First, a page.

I don’t really consider the GTI as a viable option but it’s my mum’s car so I figure I might as well have a go. The Golf and the 130i are almost the same size. But they feel completely different in almost every way. The Golf feels lighter and simpler to drive. You point it and go. You don’t really think about the car or the experience. You don’t listen to the engine. You just drive somewhere. In this sense it feels more of a ‘normal’ car. But there is something appealing in that: it is more casual, more chuckable. The controls are lighter. The DSG is kind of impressive: the changes are pretty fast. But I struggle to get the hang of manual mode because I can’t really hear or feel exactly what the engine needs. Seems simpler to just leave it in auto, but then I’ve lost half the pleasure in driving. I think a normal manual box would be the way to go. But I have to be frank: after the 130i the Golf is a bit boring.

BMW E46 M3

I go to see a nice, clean, low-mileage E46 M3 manual. 2005 model, carbon black with red leather seats. Although the shape seems a little dated, it’s a nice-looking car and has something special about it, some presence.

Getting inside, this thing feels very different from the E92. It seems much smaller, in the same ballpark as my 130i. The size feels right enough that you don’t notice or think about it while you’re driving. It’s good, like a cockpit in a fighter plane.

I’ve heard and read so much about the S54 engine that it’s a bit of a disappointment to be honest. I don’t think the throttle response is as sharp as in the 130i. And the noise is not nearly as nice at low revs. When you blip the throttle in the 130i, you get a traditional sports car noise. I love that engine. But in the M3 I feel slightly more detached from the power. True enough, at the top end of the revs it does sound furious and race-car like. And it pulls. But the raspy, metallic exhaust sound doesn’t have the soul for me of the N52, which is deeper and more alive. Neither does it have the fabulous, exotic noise and insane performance of the V8, which feels like its in a different league from both other BMWs.

And yet in terms of handling and steering the E46 M3 is sublime. The steering is spot on. The ride is perfect. After 10 minutes or so I find myself driving down a B-road and I just relax. This car does feel like an extension of me: it’s so natural. I can feel what’s going on and I know the car is doing what I want it to. To me it feels better balanced and more intutive than the bigger E92.

It is like the E46 M3 is dancing. By contrast when I hop back in the 130i it feels like it is plodding. Instead of flowing over and with the road, it feels like it sits on top of it. It makes me realise that I really owe it to the little 1 series to try and sort out the suspension.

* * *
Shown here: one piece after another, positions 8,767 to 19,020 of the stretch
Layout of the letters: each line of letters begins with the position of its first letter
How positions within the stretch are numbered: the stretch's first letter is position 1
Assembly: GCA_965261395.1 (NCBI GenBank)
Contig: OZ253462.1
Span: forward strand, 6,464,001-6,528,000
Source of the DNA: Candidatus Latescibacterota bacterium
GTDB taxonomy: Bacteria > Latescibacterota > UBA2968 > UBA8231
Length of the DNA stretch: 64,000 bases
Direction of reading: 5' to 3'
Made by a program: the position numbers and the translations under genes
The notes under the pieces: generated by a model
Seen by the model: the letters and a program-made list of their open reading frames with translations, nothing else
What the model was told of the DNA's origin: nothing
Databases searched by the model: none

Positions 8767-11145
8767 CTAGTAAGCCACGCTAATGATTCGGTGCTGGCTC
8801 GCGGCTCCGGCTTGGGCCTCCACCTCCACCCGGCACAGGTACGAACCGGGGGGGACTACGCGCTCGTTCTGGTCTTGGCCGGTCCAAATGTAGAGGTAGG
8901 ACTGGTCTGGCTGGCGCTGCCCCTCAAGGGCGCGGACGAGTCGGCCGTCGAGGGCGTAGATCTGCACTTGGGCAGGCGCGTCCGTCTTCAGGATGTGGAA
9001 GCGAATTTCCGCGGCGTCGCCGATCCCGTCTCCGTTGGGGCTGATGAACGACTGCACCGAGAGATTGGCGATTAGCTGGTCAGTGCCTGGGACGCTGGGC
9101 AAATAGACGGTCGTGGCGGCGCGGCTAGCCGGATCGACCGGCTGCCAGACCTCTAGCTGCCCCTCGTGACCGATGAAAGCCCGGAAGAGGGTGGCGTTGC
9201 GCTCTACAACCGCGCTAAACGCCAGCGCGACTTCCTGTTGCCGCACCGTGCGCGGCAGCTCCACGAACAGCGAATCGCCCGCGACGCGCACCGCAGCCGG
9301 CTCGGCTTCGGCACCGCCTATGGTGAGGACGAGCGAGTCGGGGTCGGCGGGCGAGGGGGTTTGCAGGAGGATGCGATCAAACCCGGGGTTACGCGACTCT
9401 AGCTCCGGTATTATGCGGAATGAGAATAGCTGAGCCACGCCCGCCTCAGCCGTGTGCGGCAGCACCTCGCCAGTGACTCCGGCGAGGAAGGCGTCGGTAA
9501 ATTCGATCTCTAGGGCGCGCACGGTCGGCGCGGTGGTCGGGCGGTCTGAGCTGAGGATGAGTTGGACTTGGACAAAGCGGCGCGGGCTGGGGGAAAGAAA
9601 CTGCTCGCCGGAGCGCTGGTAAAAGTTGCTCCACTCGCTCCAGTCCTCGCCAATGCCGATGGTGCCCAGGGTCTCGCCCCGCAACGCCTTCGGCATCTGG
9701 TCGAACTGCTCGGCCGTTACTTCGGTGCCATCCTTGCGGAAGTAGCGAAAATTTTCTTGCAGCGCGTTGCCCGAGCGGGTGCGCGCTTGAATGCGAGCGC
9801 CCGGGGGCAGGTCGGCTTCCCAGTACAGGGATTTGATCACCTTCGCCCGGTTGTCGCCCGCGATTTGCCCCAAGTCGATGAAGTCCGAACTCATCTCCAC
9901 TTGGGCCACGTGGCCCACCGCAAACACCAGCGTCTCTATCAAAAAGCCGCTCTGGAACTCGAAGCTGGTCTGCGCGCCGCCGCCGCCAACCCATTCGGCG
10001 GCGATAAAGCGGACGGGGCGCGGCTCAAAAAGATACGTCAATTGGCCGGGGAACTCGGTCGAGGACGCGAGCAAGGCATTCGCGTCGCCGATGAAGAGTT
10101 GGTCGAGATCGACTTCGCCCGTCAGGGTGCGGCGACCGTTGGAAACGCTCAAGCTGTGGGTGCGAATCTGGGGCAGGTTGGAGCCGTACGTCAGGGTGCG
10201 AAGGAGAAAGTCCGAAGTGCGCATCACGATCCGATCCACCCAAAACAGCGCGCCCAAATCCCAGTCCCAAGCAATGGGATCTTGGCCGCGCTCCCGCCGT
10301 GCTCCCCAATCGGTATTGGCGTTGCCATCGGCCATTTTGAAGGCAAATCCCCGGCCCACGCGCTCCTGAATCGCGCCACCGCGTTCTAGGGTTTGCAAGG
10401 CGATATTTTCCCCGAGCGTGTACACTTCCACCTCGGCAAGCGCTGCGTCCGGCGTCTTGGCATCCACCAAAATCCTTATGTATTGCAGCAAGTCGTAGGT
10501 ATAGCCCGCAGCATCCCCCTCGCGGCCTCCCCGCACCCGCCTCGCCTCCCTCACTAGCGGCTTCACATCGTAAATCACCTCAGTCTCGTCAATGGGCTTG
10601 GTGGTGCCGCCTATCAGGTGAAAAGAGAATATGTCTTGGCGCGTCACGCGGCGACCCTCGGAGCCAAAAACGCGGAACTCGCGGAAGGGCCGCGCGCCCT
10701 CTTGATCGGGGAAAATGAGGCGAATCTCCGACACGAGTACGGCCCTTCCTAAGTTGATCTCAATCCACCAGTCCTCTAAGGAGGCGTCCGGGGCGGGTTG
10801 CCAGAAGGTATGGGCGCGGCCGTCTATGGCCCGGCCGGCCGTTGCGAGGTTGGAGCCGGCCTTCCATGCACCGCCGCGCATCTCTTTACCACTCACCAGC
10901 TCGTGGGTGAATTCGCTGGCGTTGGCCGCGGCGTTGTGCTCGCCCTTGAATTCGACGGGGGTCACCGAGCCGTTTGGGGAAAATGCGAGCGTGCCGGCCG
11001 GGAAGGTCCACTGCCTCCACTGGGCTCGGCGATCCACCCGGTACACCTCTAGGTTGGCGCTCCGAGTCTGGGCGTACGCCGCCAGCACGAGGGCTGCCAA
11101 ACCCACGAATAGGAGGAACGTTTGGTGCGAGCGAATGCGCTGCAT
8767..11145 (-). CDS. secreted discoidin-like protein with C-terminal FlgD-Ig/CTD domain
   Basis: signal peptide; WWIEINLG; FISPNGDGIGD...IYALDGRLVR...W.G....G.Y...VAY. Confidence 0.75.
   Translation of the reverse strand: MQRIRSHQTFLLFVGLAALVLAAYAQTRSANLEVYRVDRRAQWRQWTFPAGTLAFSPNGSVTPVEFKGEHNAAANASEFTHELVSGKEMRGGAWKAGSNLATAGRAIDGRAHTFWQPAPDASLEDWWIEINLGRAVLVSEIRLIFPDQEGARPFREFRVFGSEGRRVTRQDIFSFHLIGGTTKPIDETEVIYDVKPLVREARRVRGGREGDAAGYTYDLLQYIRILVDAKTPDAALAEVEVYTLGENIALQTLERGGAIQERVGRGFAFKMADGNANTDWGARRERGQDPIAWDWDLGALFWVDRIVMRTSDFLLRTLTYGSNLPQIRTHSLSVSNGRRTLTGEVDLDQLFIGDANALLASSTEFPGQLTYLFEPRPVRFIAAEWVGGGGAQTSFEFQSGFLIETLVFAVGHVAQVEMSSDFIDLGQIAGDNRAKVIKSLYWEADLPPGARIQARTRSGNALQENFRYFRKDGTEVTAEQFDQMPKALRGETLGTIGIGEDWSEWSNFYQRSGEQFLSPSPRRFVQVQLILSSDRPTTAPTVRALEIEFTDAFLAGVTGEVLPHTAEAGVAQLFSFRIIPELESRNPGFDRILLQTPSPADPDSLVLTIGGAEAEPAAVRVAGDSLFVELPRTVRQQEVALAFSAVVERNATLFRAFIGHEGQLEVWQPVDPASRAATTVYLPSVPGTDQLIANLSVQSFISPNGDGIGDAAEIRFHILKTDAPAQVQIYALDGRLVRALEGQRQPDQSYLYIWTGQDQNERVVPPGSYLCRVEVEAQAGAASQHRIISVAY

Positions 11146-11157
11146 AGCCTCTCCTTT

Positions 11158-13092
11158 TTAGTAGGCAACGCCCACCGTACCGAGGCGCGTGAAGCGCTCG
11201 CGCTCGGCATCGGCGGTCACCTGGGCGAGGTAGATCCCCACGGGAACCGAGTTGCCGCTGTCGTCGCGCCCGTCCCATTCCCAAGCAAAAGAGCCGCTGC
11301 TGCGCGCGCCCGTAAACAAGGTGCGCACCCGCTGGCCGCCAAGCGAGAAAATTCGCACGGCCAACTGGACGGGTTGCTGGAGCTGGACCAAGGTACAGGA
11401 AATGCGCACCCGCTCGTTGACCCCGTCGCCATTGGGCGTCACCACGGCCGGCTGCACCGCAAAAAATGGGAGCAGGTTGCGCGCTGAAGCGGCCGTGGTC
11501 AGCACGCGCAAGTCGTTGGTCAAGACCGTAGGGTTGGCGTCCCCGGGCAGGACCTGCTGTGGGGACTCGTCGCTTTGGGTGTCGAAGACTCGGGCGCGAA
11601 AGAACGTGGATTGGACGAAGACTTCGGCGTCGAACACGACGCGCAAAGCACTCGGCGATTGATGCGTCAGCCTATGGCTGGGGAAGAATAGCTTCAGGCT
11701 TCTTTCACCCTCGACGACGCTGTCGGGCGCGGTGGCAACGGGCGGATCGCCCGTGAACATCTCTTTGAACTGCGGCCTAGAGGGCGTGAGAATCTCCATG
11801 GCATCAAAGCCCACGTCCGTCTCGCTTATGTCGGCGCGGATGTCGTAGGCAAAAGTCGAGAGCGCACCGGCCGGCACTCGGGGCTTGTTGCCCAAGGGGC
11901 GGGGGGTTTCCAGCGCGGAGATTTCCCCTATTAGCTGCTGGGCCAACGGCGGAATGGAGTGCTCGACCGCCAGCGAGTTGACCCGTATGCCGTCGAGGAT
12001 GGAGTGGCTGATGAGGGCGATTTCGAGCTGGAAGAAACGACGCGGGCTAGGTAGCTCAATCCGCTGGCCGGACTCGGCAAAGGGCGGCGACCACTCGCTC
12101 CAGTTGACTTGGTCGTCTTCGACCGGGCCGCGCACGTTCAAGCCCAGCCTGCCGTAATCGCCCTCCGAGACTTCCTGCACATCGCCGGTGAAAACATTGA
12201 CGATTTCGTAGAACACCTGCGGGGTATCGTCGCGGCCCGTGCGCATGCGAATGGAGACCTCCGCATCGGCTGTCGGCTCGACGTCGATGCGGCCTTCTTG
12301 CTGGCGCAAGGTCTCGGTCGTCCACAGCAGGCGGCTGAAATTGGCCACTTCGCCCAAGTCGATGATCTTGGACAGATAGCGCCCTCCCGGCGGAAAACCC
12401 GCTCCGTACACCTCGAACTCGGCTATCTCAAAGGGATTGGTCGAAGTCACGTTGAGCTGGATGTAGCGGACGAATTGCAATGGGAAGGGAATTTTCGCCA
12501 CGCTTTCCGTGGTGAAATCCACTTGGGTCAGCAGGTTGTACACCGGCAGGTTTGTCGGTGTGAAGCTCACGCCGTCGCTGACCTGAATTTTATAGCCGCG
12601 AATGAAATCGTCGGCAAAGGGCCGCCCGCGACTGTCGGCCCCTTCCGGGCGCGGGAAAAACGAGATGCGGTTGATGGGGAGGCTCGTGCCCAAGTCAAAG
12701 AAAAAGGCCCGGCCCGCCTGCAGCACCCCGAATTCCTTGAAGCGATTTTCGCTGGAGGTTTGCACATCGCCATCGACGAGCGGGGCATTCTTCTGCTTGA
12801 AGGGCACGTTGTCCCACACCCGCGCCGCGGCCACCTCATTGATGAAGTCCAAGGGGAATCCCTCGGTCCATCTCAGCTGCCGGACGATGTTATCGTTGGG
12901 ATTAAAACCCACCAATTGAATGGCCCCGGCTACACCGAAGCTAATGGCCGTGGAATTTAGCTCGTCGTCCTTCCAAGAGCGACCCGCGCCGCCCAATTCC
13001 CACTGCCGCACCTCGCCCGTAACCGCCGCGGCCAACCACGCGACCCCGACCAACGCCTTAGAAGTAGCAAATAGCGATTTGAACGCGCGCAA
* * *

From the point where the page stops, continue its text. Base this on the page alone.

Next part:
Overall I’m very impressed with the E46 M3. But I do have that slight reservation about the powertrain and gearbox. The gear change is OK, not as bad as I feared. But something about it feels a bit old and dated. Do I really want to plough all that money into a car that was designed 20 years ago? I am closer to pulling the trigger on this than any of the other options, even though it’s expensive for an E46. I can see myself driving this for years. And yet… something makes me hesitate. Would I end up having to rebuild the Vanos? The extra reliability of the 130i is reassuring.

Birds Dynamic Package

I guess maybe about 6 years passed between the initial design of the E46 in the late 1990s and the design of the first generation 1 series. Crucially I think a lot of things improved in those years. So although it’s only 2 years newer, my 130i feels more modern than the E46 M3 I drove. And yet by about 2009 the turbo was taking over and arguably BMWs became a bit too accomplished and refined. So perhaps the 130i sits in the sweet spot: a light alloy engine block, decent fuel economy, no turbos, no direct injection.

OK, so maybe sticking with the 130i is the answer. With this in mind, I head off to visit Kevin Bird just outside Slough for a demo of his 130i with the full dynamic package: Quaife Limited Slip Diff, revised springs and dampers, and stiffer anti-roll bars.

Kevin takes me for a spin and he can definitely drive! (Better than I can) He has a precise but relaxed driving style and obviously knows the car and the local B roads like the back of his hand. The car feels very agile and responsive. It’s impressive, but then I learn that I won’t be allowed to test drive the car myself. This is a bit of a blow, and not what I’d expected, but it’s an insurance issue. I should have checked before I set out! Kevin reckons I should be able to feel what I need to know from the passenger seat, but as I have spent zero time in the passenger seat of my own 130i driving fast, and never driven those roads before, I don’t really have anything to compare it to. So I find the experience almost impossible to make any sense of. And certainly I can’t get any impression of the change in steering feel. It’s a shame because I have a hunch this car probably feels very good to drive. Bit annoying as it took me 4 hours driving to get there and back.

I’m left thinking that £3.5K is really a lot to spend on a car that isn’t worth more than £8K and I’ll probably just stick with my car as it is for now. At some point in the near future I may be able to do without the rear seats and then my options open out. I’ll probably just buy a Boxster. For now the 130i is still a great car to drive daily. It’s still growing on me.